The review, commissioned by the Office of Law Enforcement Oversight (OLEO), discovered several flaws with the King County Sheriff’s Office’s (KCSO) investigation with Le’s death, according to KUOW
- The report mentioned the Use-of-Force Review Board failed to consider other details of the case, including whether Le was “likely running away from the deputy at the time the bullets struck him” on his back twice and one on his hand.
- The “systemic review,” which was conducted by Mike Gennaco with the OIR Group, pointed out that KCSO only allowed officers involved in the use of deadly force to submit written reports.
- “When you’re writing a report, you get to decide what you write, there’s no ability to ask follow-up questions,” he said.
- Gennaco said investigators did not follow up on their investigation and did not provide a summary or transcript of their interview. In addition, Gennaco supports interviewing officers on the same day the shooting happened as opposed to the “debunked” notion KCSO still abides by, stating an officer’s memory can improve after getting some sleep.
- Although other agencies wait before interviewing the officer involved, Gennaco said “there’s really no good science to suggest that memory improves after 48 hours and certainly memory doesn’t improve after five weeks.” There is also “the risk of contamination” in the officer’s version of the encounter.
- “The lengths to which KCSO detectives sought to learn whether Le actually possessed a knife during his encounter with the civilians stands in sharp contrast to the short-shrift devoted to the other and more critical aspects of the encounter, namely the on-scene deputies’ actions and decision-making,” the systemic review said, adding, “this obsession with whether Le had a knife when he aggressed the civilians extended to KCSO’s public statements about the incident.”
- “Although deputies and witnesses were convinced Le had a knife, it is not clear that events would have evolved differently if deputies realized that Le held a pen,” KCSO said in its statement. “A pen can be used as an improvised weapon. Aimed at vulnerable parts of the body, like the face or throat, it can cause serious bodily injury if used to stab someone.”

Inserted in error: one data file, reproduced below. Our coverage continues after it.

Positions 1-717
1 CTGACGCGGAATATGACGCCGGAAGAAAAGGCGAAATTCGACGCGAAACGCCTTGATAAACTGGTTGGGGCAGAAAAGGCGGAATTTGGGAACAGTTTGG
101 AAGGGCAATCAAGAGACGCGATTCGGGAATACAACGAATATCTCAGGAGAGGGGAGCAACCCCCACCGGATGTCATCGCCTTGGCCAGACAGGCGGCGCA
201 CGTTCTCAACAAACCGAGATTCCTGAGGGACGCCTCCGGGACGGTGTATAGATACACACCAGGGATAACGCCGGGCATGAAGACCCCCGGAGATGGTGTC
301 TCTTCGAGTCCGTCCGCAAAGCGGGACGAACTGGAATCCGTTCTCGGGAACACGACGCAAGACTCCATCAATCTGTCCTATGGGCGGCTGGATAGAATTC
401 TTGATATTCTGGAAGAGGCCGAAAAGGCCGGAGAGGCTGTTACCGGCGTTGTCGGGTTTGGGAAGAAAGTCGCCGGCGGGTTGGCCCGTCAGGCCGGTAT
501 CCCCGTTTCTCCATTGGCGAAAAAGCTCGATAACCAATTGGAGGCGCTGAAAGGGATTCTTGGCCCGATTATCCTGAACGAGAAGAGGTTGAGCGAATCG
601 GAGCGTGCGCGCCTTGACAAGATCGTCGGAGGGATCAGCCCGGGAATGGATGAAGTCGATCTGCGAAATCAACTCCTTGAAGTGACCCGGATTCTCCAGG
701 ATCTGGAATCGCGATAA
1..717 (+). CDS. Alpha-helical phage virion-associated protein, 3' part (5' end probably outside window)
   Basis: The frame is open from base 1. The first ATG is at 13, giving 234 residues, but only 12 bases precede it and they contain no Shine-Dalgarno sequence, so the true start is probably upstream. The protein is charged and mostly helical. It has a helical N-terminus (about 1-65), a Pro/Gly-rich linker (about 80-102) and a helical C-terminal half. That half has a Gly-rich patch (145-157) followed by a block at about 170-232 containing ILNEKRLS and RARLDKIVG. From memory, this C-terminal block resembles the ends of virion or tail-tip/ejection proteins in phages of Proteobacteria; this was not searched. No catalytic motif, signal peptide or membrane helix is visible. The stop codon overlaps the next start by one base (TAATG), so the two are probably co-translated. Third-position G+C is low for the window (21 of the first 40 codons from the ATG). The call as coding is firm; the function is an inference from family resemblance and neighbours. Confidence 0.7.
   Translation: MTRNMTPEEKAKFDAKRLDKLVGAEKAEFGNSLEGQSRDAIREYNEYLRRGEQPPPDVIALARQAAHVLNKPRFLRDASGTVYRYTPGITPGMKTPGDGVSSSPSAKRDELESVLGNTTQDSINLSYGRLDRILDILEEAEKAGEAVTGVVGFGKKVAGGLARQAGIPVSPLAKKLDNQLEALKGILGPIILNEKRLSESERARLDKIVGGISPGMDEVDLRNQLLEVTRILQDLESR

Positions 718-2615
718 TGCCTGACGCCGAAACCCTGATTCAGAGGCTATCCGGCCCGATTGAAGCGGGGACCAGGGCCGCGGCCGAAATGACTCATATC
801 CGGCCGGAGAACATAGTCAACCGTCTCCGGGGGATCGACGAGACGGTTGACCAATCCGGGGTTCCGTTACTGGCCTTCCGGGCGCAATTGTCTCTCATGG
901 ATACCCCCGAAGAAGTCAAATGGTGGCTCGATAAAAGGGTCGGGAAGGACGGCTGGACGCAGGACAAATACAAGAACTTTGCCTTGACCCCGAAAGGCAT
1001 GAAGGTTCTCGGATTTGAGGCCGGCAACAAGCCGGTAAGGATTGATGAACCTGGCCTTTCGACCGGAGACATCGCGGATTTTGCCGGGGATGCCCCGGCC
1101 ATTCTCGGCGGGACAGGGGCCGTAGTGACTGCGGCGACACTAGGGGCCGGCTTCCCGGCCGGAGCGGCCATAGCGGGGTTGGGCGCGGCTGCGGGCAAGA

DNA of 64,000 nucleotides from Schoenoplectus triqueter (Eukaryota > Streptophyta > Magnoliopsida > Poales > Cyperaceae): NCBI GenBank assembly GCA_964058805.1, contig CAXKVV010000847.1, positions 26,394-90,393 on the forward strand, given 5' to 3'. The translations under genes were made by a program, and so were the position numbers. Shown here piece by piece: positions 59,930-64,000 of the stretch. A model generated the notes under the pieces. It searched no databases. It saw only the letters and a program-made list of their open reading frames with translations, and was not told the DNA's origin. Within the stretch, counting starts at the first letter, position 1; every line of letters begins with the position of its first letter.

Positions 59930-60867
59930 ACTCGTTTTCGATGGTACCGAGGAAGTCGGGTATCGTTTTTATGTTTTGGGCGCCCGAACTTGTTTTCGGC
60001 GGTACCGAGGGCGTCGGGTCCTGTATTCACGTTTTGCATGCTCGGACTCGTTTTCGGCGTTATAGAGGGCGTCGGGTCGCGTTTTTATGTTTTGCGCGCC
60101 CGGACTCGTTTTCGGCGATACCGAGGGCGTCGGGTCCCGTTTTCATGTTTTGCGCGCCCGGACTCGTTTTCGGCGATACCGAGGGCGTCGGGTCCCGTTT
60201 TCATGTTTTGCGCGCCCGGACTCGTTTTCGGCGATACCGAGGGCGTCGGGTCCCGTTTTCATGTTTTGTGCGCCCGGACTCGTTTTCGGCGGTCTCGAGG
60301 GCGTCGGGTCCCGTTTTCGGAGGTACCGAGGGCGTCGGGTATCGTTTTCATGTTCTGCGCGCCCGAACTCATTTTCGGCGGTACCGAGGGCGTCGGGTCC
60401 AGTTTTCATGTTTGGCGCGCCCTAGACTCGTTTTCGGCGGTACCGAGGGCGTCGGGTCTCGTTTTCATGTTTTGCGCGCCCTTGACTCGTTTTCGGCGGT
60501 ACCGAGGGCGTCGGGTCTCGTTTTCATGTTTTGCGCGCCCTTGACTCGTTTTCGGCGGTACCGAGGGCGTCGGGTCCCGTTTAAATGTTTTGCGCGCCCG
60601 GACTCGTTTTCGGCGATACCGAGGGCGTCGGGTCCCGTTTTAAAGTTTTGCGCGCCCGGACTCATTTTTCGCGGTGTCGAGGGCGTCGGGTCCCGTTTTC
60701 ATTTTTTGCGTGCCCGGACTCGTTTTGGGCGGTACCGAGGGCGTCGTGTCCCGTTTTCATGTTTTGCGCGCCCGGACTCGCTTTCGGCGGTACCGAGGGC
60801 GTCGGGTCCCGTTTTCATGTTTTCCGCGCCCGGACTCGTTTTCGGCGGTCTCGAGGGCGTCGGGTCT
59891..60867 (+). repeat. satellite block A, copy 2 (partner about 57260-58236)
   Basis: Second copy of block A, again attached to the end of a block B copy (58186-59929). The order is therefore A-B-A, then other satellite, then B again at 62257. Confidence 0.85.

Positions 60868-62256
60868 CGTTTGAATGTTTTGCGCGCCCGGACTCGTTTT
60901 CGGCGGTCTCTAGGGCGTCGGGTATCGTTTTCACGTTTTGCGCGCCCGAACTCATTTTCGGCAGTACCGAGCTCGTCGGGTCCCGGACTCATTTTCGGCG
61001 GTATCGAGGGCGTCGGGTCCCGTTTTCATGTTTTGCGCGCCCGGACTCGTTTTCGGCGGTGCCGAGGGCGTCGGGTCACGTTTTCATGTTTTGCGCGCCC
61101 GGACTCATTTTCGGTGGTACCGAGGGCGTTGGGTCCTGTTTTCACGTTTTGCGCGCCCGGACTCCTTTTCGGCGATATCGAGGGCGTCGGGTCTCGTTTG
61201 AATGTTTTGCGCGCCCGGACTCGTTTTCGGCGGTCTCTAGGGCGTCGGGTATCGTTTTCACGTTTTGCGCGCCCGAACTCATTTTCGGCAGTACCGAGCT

- KCSO argued that despite the fact Le only carried a pen at the time and not a knife, it was enough justification to use deadly force in its statement, which shocked Gennaco.
Criminal charges: The King County Prosecutor has not decided if the police officer who shot Le should face criminal charges.
- “In our twenty years of experience reviewing officer-involved shootings, this is the first occasion we have encountered in which there has been no formal review of the deadly force’s legality,” the review said. “It is ironic that efforts to make the inquest process more objective and increase perceptions of legitimacy have instead resulted in no criminal determination, at least for this case.”
- The officers involved would need to be pursued using “the law that was in effect at the time,” King County Prosecutor Dan Satterberg said.
- A new legal standard was passed in 2018 to require prosecutors to present evidence that a police officer acted with “malice,” which is nearly impossible to meet, according to Satterberg.
Other details: The review also recommended several changes to improve KCSO’s way of investigating the use of force incidents.
- Le’s family wants to see these recommendations implemented, their lawyer, Jeff Campiche, said.
- He added they also want the prosecutor’s office to review the shooting to determine if criminal charges should be filed, KING5 reported.
- “No more gobbledygook,” Campiche said when he called on Sheriff Mitzi Johanknecht, who took office after Sheriff John Urquhart, who was in charge at the time of the attack, to take responsibility. “Just Tommy Le shouldn’t have been shot in the back.”
- “I fully understand how certain decisions about the release or omission of info to the media just after the shooting in 2017 undermine the public trust,” Johanknecht said in a video conference on Wednesday morning. “I cannot explain or answer why those decisions were made by the previous sheriff, but we can and do apologize for our lapses in public information sharing.”